um.ma

Los Angeles-based chef and restaurateur Chris Oh’s Inner Sunset restaurant has resumed indoor dining, and you can still get some of San Francisco’s most famous fried chicken wings for takeout or to enjoy on the reservations-only back patio. If you dine on-site look forward to Um.ma’s handsome outdoor setup, which allows diners to stretch out under string lights while grilling Kurobuta pork belly and “LA-style galbi” on tabletop barbecues.

ILCHA

A tray of fried chicken with pickled vegetable and sauce at Ilcha. Photos by Reuben Kim

Almost equal parts Korean dining hotspot and drinking den, this casual Marina-Cow Hollow restaurant begs diners to wash down platters of crispy fried chicken and bubbling hot pots with sweet soju or golden-amber rice wine. The standout dish is a plate of soy-cured shrimp served alongside a bowl of rice topped with a fried egg and curls of dried seaweed.

A tray of fried chicken with pickled vegetable and sauce at Ilcha. Photos by Reuben Kim

BANSANG

Toast topped with scallops, uni, and ikura. Lauren Saria

Bansang may be part of the Daeho empire, but this modern Korean restaurant feels and tastes entirely different. In a high-ceilinged space near Japantown, chefs Jin Lim and Ethan Mi offer diners a parade of small plates — each clearly rooted in Korean cuisine but transformed with a combo of attention to detail and luxe ingredients like uni and caviar. For example, take the restaurant’s galbi: a thick double-cut short rib so tender the meat nearly falls off the bone, served over a swipe of pine nut sauce.

Toast topped with scallops, uni, and ikura. Lauren Saria

Daeho Kalbijim & Beef Soup

Braised short rib stew at Daeho Luke Tsai

If you’re at Daeho you’re probably ordering the kalbijim, a locally-famous behemoth comprised of rice cakes smothered in a sweet-spicy red sauce and buried under thick layers of beef short ribs so tender they fall away from the bone on their own accord — plus a fistful of cheese that’s blow torched tableside. Not excited about that prospect? There’s a whole slew of other meaty options including kalbitang (or beef rib soup) and beef bibimbap. Wait times can be long, so plan ahead or try to mini-outpost inside H Mart.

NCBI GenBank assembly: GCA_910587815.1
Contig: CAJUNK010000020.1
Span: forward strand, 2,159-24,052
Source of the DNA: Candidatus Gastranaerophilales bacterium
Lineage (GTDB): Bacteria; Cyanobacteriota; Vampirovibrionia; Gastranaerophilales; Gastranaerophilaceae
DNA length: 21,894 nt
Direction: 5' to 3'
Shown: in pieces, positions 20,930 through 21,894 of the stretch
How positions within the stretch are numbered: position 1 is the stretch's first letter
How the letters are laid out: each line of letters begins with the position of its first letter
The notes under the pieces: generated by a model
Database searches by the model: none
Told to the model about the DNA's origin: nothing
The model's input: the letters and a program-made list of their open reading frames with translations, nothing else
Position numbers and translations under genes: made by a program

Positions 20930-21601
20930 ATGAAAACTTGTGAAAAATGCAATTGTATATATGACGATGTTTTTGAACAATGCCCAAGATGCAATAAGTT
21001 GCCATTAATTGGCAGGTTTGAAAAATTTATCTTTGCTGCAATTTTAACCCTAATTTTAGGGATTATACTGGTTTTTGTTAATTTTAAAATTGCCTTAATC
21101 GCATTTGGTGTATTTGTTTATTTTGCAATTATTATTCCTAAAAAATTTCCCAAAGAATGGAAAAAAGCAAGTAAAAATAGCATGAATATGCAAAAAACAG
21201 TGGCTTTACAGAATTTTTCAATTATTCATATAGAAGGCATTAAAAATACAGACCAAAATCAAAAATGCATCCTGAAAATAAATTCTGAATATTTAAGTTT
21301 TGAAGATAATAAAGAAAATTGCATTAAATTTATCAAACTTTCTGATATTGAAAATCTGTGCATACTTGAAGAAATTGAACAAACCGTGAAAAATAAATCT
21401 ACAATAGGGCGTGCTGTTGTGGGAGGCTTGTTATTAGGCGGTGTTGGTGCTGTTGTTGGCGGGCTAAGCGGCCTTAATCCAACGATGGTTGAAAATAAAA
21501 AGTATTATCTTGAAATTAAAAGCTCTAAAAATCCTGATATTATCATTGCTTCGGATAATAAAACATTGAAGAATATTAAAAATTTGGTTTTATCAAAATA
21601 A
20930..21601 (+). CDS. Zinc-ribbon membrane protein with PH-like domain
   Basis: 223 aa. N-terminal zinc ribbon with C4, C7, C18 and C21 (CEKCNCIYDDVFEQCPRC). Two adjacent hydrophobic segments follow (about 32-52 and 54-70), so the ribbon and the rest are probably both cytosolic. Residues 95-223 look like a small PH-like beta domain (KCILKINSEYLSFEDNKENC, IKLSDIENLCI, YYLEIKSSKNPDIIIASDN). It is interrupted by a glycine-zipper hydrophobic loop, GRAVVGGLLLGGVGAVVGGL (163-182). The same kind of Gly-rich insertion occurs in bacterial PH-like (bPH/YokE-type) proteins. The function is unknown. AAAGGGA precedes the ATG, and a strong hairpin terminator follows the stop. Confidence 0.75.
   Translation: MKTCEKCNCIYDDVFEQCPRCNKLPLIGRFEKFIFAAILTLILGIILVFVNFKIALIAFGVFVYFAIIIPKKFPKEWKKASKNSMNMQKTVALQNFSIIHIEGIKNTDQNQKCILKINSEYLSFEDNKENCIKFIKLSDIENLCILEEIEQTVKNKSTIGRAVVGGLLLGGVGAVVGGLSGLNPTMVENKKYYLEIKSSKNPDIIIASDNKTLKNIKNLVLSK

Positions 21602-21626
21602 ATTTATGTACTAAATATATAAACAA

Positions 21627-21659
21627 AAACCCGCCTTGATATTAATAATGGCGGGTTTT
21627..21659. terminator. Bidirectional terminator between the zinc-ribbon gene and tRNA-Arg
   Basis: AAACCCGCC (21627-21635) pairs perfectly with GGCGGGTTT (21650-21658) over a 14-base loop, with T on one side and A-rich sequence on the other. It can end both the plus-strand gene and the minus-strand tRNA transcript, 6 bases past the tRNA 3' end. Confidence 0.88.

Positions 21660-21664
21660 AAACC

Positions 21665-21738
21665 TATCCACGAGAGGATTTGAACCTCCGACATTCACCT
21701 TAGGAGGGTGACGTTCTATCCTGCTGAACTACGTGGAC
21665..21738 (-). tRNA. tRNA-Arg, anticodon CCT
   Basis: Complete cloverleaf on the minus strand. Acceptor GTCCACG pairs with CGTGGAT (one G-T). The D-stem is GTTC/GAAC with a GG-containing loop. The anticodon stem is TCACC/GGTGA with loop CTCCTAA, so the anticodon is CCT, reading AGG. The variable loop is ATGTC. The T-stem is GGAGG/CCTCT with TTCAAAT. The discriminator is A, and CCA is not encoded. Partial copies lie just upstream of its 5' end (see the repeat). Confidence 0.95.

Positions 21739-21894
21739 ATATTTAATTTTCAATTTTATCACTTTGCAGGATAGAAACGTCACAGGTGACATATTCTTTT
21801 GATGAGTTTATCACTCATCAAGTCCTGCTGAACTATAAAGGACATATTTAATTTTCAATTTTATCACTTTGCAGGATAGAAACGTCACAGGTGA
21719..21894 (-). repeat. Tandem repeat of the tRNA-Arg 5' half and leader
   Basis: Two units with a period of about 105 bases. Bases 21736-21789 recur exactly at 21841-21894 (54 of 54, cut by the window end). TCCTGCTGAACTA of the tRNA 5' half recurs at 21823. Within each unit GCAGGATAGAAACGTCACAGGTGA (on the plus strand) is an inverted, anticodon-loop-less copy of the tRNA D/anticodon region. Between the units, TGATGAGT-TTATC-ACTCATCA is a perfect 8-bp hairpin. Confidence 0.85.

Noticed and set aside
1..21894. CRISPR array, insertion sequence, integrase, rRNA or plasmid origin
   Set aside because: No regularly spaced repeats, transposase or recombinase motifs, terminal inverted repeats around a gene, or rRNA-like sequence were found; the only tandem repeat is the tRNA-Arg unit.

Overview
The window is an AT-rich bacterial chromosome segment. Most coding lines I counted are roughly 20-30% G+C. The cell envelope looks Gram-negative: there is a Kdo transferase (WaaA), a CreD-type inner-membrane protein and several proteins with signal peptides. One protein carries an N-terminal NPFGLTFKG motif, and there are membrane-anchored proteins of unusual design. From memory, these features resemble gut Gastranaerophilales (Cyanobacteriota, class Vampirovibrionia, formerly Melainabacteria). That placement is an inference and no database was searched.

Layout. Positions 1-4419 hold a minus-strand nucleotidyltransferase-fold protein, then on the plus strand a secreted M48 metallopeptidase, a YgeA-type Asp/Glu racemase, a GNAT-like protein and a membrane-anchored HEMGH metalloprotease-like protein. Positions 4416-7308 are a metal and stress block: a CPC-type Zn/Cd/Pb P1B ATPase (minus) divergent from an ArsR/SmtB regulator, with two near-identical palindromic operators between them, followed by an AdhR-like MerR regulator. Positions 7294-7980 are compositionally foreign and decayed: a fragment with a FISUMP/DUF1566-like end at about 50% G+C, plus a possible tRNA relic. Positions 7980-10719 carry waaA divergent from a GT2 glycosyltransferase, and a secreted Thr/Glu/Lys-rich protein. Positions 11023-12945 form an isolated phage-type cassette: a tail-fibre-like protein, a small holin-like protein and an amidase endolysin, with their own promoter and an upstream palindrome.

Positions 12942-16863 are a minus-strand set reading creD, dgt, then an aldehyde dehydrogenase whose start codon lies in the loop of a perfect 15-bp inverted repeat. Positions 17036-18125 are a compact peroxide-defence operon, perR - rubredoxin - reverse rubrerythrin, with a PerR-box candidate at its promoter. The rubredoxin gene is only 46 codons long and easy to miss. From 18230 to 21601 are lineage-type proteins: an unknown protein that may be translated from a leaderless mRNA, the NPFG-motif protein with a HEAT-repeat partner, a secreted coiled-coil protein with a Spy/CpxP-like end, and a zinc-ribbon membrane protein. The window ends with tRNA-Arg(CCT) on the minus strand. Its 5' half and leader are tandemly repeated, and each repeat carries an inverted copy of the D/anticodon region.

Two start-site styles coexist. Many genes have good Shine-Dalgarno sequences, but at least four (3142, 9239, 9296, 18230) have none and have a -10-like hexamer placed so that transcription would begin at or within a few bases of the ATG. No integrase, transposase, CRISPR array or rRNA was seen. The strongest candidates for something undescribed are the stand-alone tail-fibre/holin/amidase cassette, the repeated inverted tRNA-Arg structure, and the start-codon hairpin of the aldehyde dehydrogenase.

Braised short rib stew at Daeho Luke Tsai

The Lucky Pig

Korean stew from Lucky Pig Rob Aiavao

This Tenderloin Korean restaurant is a verified neighborhood gem, serving some of the city’s crispiest Korean fried chicken plus standards like tteokbokki rice cakes and budae-jjigae.

Korean stew from Lucky Pig Rob Aiavao

Surisan

From the owners of Kitchen Story and Sweet Maple, this Fisherman’s Wharf restaurant won’t win points for keeping things traditional but serves a blend of Korean and American plates for breakfast and brunch. Start your day with either eggs and bacon or something less common like braised short rib benedict.

Namu Stonepot

Read Review |
Stonepot from Namu Stonepot Namu Stonepot

Whether you get your fix at the Ferry Building farmers market or at the mid-Market storefront, Namu Stonepot promises a modern take on a Korean classic: rice bowls. The signature Namu Stonepot comes loaded with a rainbow of pickled vegetables, tofu, and kimchi over koshihikari rice. If you want something hearty try the gluten-free Mochiko Fried Chicken followed by a colorful boba tea.

Stonepot from Namu Stonepot Namu Stonepot

SAN HO WON

Chef Jeong-In Hwang at the grill at San Ho Won Eric Wolfinger

Chef Corey Lee (Benu) and Jeong-In Hwang lift the Korean barbecue experience to new heights at this wildly popular modern, minimalist restaurant in the Mission. At the center of the menu lies a selection of meats — everything from galbi to center cut beef tongue — all of which get charred on the restaurant’s custom grill fueled by lychee wood. Just make sure to save room for the excellent options from the other sections of the menu including various styles of kimchi, buttery sweet corn on the cob, and stew laden with silky tofu.

Chef Jeong-In Hwang at the grill at San Ho Won Eric Wolfinger